The question of when to start a family can be likened to an endless rollercoaster ride for many researchers, oscillating between ‘anytime’ and ‘never’. One of the most significant challenges in researchers’ careers is achieving a sense of stability. The ongoing quest often puts additional pressure on life decisions, such as starting a family. For many, the ideal time seems perpetually out of reach, as their career paths are riddled with uncertainties and demanding commitments.

Instead of attempting to find correct and universally inclusive answers to the question of when to start a family, a shift in perspective might be beneficial. Why not rephrase the query? Consider asking: Should it be a struggle to define the right time to start a family? The answer might lean towards ‘Maybe yes’, but only for worthwhile reasons that resonate deeply with our personal needs and unique perspectives on life and well-being. To facilitate a safe journey for researchers in this aspect of life, it becomes imperative to issue a call to action for institutions, funding bodies, associations, and any other influential entities capable of enacting policy changes and advancing the research culture. The goal should be that customized and inclusive support is readily available for any researcher desiring to start a family, irrespective of their career stage or individual characteristics.

Ableism in Research

Individuals with disabilities are significantly underrepresented at all levels of academia, from undergraduate studies to advanced research positions. The root of such disparity lies in the ableist attitudes prevalent in research toward disability, which create barriers to reasonable accommodations (3). The situation becomes even more challenging for those with invisible forms of disability, such as chronic illnesses or neurodivergent conditions.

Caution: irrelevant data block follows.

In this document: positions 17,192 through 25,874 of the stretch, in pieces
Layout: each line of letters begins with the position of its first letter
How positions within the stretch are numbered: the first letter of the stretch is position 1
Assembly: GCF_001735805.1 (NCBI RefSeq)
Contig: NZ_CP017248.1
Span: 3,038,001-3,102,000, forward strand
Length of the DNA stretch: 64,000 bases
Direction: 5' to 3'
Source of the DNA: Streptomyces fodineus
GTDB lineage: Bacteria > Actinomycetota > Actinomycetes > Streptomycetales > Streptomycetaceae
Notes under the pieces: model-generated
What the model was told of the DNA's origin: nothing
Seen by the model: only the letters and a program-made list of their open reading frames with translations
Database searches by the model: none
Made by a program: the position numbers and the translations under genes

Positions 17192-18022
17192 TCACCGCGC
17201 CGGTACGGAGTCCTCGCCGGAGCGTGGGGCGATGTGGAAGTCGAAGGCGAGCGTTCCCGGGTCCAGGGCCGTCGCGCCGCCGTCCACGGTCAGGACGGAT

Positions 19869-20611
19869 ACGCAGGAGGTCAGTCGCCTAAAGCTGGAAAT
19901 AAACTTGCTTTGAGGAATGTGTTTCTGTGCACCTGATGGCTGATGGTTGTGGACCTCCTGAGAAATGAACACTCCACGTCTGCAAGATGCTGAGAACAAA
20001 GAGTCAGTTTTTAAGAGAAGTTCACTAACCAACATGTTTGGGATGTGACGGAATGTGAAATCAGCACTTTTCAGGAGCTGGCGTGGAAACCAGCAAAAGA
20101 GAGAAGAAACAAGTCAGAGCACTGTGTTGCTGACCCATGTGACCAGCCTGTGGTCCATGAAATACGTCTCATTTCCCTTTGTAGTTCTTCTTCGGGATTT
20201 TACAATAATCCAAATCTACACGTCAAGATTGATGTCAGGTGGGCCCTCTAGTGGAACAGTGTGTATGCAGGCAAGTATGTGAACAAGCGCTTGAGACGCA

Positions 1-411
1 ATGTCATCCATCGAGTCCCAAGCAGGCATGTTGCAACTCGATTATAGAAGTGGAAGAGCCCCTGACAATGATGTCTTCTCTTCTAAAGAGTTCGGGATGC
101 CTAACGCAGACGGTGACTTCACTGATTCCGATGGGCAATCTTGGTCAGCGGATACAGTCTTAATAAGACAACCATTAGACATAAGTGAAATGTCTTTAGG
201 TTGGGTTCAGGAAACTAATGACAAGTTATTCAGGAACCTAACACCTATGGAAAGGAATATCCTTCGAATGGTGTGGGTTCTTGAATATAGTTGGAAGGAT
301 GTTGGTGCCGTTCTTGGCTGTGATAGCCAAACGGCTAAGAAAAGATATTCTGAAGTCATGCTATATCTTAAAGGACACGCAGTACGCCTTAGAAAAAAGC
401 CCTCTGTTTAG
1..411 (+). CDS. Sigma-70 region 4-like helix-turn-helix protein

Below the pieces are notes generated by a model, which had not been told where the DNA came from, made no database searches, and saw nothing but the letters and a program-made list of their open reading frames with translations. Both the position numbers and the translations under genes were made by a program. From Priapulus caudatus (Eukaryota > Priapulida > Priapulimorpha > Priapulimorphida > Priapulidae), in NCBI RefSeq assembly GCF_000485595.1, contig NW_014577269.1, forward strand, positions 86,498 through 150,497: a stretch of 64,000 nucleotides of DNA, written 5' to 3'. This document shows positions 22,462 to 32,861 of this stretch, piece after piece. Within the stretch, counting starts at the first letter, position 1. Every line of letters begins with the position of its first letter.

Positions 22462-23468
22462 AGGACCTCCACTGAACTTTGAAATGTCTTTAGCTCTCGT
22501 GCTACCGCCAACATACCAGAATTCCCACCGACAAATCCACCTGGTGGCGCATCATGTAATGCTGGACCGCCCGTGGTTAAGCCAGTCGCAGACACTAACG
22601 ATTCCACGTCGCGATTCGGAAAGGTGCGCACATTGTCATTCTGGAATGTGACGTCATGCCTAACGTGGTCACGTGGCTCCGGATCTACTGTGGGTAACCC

The pandemic has further highlighted numerous issues faced by individuals suffering long-term consequences from infections and illnesses. It underscores an urgent need for change. Academic institutions and governing bodies are called upon to develop and implement policies offering robust support and flexibility. Policies need to focus on eliminating barriers and promoting equal access, participation, and advancement for individuals with disabilities within institutions. Proactive measures are essential to ensure a more inclusive and equitable environment for all.

Harmonizing Research and Self-Care
Harmonizing Research and Self-Care [The image is created by DALL-E]. This composition captures the challenging yet achievable balance between professional and personal life in research. The left side portrays the intense, time-constrained environment of academia. In stark contrast, the right side offers a tranquil escape, showcasing moments of self-care.

Institutional Policies to Foster Work-Life Balance:

Robust structures are necessary to support the diverse needs of the research community. Institutions should consider implementing flexible work arrangements to accommodate varying life stages and responsibilities, such as parenting, caring for elderly relatives, and chronic illness. Options might include part-time work, job-sharing, flexible scheduling, and the provision of leave for family and health-related matters. Fostering a culture where taking leave is not only permitted but encouraged, without fear or career repercussions, is essential.

Supporting mental health and well-being is another crucial area. It involves ensuring access to resources such as counseling and maintaining reasonable workloads. Transparency in communicating about available support policies is key, so all members of the academic community are informed about their rights and the support they can access. Regular policy reviews are essential to meet the evolving needs of researchers and to address any implementation gaps. By adopting comprehensive policies, institutions can demonstrate that achieving a work-life balance is not just feasible but a fundamental priority.